HSBC Holdings Plc and Standard Chartered Plc, the two U.K. banks most reliant on Asia for earnings, may next week say profitability in the region is being squeezed by both international and domestic competitors.
U.S. banks including Citigroup Inc. are expanding in Asia again after retreating during the financial crisis, placing pressure on HSBC and Standard Chartered as they compete for revenue and employees. Chinese lenders such as Industrial & Commercial Bank of China Ltd. are maintaining their grip in their domestic market, leaving overseas lenders with a 2 percent share, according to estimates by PricewaterhouseCoopers LLP.
“You’ve got margin pressure” on both deposits and loans in Hong Kong and across Asia, said Ian Gordon, an analyst at Exane BNP Paribas SA in London with an “underperform” rating on the stock. “Returning international competitors, as well as mainland Chinese banks, are becoming more aggressive -- most certainly in Hong Kong. There are plenty of headwinds.”
HSBC will report full-year earnings at 8:15 a.m. in London on Feb. 28 and Standard Chartered two days later. The banks, both of which have operated in Asia for more than a century, are focusing on emerging markets as their growth outpaces that in Europe and the U.S. HSBC made more than half of its first-half profit from Asia and Standard Chartered about 75 percent.
Competition in Hong Kong and across Asia is “almost entirely” responsible for a drop in the banks’ net interest margin, the difference between what banks earn on loans and what they pays on deposits and funds, Gordon said. HSBC, in particular, is replacing more profitable loans in the U.S. with less lucrative loans in Asia, he said.
Net Interest Margin
HSBC’s net interest margin will decline to 2.83 percent from 2.94 percent, according to Deutsche Bank AG analysts Jason Napier and David Lock, while the measure will drop to 3.52 percent from 3.76 percent at Standard Chartered.
Both banks take in more in deposits from clients than they lend. HSBC’s loan-to-deposit ratio was 78 percent at June 30, while Standard Chartered’s was 76 percent.
The profitability of deposits is declining as banks try to retain clients with higher interest rates, while the two haven’t benefited from an increase in the profitability of mortgage lending in the same period, according to analysts including Simon Willis at Daniel Stewart & Co. in London.
“We would expect HSBC’s management to be making comments that it’s very difficult to improve spreads in Asia because there’s a thriving and aggressive competition in pretty much every market,” said Simon Maughan, co-head of European equities at MF Global U.K. Ltd. in London. “Loan losses are low, Asian markets are strong and property prices are rising. Typically in that environment, banks get into extreme margin competition.”
HSBC and Standard Chartered are also paying more to attract employees to their investment banks as revenue from the region jumps, said Maughan. Citigroup plans to increase its workforce in China to 12,000 in three years, according to Asia-Pacific Co-Chief Executive Officer Stephen Bird.
Standard Chartered in December said costs would rise faster than revenue in 2010, after hiring about 7,000 staff. Ex-HSBC CEO Michael Geoghegan said in November the bank was “seeing a lot more competition coming into the region. That in itself will change pricing. There will be a big challenge for skills.”
HSBC didn’t seek direct government aid to bolster capital during the financial crisis, and raised $17.8 billion from investors in a rights offering in 2009. Stuart Gulliver, 51, the former investment banking head, succeeded Geoghegan in January.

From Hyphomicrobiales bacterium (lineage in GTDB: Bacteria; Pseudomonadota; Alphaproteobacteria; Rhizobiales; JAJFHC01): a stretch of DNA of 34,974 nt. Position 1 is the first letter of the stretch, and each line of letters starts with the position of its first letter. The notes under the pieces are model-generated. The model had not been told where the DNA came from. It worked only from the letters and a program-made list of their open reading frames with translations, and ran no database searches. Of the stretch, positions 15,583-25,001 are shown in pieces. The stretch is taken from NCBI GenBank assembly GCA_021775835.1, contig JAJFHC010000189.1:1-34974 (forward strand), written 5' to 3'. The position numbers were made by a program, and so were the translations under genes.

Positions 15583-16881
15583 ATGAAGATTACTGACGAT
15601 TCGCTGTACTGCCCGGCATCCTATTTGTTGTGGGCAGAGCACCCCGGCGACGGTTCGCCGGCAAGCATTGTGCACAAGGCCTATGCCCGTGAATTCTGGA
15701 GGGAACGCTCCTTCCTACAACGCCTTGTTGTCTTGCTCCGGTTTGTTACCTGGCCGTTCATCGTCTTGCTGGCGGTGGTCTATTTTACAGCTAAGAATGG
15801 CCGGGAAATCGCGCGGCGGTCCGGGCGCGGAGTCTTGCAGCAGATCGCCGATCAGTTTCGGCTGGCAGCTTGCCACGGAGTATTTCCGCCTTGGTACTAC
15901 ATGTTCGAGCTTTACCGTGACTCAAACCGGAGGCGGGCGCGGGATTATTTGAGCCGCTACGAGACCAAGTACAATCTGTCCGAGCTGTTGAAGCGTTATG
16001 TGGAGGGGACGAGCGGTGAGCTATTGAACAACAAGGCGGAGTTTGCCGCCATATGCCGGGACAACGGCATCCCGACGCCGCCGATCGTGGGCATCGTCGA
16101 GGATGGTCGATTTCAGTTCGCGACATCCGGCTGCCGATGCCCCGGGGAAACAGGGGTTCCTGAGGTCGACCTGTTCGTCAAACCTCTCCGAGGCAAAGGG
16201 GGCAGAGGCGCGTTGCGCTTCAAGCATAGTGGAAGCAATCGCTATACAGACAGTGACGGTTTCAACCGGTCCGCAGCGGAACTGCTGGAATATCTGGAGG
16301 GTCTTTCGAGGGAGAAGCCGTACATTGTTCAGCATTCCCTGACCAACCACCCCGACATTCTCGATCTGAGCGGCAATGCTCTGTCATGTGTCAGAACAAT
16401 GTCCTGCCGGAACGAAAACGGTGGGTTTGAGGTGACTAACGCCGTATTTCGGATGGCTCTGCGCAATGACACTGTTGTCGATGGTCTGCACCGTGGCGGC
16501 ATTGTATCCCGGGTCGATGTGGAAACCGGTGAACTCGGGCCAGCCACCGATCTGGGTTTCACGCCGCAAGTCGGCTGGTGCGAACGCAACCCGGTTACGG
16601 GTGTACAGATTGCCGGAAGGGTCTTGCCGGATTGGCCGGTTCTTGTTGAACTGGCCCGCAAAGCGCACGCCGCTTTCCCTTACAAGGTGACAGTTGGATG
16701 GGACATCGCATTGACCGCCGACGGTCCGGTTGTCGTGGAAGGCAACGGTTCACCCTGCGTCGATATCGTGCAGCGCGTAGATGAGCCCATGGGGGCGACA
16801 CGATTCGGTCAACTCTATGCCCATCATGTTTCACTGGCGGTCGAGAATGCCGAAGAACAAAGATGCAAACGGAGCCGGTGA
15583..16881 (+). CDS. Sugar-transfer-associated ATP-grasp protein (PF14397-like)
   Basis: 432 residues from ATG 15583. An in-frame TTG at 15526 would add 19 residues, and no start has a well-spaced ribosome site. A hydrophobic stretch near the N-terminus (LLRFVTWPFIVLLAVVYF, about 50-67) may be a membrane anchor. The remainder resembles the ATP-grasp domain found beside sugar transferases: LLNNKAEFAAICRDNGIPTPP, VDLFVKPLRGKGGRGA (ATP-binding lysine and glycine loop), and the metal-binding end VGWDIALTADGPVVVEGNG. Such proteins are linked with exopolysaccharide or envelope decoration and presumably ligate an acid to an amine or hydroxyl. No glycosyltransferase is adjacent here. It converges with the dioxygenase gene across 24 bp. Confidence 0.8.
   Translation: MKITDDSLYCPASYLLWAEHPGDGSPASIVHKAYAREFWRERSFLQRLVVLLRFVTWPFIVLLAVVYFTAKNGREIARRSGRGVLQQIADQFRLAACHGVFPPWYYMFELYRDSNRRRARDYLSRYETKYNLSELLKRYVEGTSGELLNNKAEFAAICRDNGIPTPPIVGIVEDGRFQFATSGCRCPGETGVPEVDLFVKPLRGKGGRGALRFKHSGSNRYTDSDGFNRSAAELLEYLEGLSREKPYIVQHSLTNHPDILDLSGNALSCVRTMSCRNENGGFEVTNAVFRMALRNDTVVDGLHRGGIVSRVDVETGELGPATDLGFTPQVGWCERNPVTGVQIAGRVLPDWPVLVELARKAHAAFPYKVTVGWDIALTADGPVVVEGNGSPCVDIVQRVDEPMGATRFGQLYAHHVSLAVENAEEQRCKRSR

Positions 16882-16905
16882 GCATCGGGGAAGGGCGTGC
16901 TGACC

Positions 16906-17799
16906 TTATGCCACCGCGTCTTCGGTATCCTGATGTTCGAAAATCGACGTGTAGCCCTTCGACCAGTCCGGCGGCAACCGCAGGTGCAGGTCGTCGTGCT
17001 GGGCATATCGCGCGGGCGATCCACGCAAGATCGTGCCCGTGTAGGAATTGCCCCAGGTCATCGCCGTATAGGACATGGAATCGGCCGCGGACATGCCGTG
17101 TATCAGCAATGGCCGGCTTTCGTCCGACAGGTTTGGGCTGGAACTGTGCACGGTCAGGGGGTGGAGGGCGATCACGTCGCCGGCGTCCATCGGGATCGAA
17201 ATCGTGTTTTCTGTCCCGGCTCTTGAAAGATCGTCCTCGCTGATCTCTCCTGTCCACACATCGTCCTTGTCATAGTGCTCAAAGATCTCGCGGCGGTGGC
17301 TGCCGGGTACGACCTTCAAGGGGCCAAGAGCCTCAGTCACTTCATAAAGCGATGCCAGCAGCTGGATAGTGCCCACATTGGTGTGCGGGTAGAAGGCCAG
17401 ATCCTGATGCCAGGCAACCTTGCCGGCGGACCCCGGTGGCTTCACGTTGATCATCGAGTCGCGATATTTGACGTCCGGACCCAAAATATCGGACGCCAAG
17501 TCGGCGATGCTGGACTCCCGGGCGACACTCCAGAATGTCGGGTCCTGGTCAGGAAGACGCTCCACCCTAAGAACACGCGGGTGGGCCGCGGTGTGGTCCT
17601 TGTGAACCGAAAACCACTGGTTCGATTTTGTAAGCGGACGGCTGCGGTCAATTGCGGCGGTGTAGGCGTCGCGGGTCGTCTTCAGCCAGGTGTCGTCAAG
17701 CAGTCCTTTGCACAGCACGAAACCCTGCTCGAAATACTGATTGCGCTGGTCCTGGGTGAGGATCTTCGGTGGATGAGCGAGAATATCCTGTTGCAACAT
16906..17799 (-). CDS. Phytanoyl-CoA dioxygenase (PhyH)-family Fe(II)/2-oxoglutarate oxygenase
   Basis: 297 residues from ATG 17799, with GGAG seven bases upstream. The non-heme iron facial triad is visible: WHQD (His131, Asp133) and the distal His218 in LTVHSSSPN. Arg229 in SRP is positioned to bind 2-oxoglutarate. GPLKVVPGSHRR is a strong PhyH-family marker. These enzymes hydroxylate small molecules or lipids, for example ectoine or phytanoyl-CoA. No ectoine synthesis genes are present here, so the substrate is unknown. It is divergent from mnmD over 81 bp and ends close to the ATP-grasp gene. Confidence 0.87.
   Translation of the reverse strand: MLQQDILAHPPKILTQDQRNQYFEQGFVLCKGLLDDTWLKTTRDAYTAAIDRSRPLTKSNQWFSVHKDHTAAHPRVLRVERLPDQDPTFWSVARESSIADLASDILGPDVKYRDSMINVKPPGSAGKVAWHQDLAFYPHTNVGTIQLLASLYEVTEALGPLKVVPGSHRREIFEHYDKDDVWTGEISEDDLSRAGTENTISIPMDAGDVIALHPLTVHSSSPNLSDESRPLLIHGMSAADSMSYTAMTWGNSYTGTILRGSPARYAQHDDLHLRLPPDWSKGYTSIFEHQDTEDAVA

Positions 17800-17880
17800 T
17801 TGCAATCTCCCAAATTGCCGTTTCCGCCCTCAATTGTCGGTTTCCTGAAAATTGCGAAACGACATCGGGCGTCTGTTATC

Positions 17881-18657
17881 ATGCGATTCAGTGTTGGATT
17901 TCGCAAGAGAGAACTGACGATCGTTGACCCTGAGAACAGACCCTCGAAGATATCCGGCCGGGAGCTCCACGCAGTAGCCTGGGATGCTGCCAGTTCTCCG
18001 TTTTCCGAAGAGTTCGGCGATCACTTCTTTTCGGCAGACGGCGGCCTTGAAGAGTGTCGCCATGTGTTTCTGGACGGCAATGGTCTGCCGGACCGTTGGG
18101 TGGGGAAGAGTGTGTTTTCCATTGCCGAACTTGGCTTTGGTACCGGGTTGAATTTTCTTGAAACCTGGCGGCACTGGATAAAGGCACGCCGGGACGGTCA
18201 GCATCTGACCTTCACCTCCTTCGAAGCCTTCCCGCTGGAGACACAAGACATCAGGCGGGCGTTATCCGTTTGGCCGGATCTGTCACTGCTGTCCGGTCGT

‘Not Seeing Benefits’
“HSBC has come through the crisis very well but they are not seeing the benefits of that as much as they should have,” said Bruce Packard, an analyst at Seymour Pierce in London. “They are still competing against all the same people that were around three years ago,” including Citigroup, which received a $45 billion U.S. government bailout, Packard said.
HSBC, which bought subprime lender Household International in 2003, closed its U.S. consumer finance unit to new clients two years ago after setting aside more than $58 billion to cover bad loans. That decision has crimped revenue, which is expected to rise 4.8 percent to $69.27 billion, the analysts said.
HSBC may say profit for 2010 more than doubled as provisions for bad loans at its U.S. unit halved. Net income probably rose to $13.91 billion from $5.83 billion in 2009, according to the median estimate of 15 analysts surveyed by Bloomberg. Even so, provisions probably declined 47 percent to $14.06 billion.
Standard Chartered will probably say 2010 profit rose 25 percent to $4.2 billion as provisions declined, according to the median estimate of 17 analysts.
“Standard Chartered has been growing its loan book faster than HSBC and that’s been consistent post the crisis and that alleviates some of the pressure” on margins, said Willis. “HSBC has been focused on addressing the issues in the U.S.”
HSBC reduced customer loans by 15 percent to $893 billion in the two years to June 30 2010, according to company filings. Standard Chartered increased loans by 23 percent to $215 billion in the period, filings show.
HSBC’s stock is almost unchanged in London trading in the past year, making it the worst-performer among the FTSE 350 banks. Standard Chartered has climbed 9.7 percent and trades at about 13 times estimated earnings. HSBC is at 15 times.
The table below shows analysts median estimates for 2010 in millions of dollars for HSBC and Standard Chartered.
2010 Estimate 2009 Actual No. of Analysts
HSBC Net income 13,912 5,834 15
Pretax 20,453 7,079 21 Profit
Revenue 69,274 66,181 19
Bad loan Provisions 14,063 26,488 2
Standard Chartered Net income 4,220 3,380 17
Pretax Profit 6,145 5,151 25
Revenue 15,894 15,184 23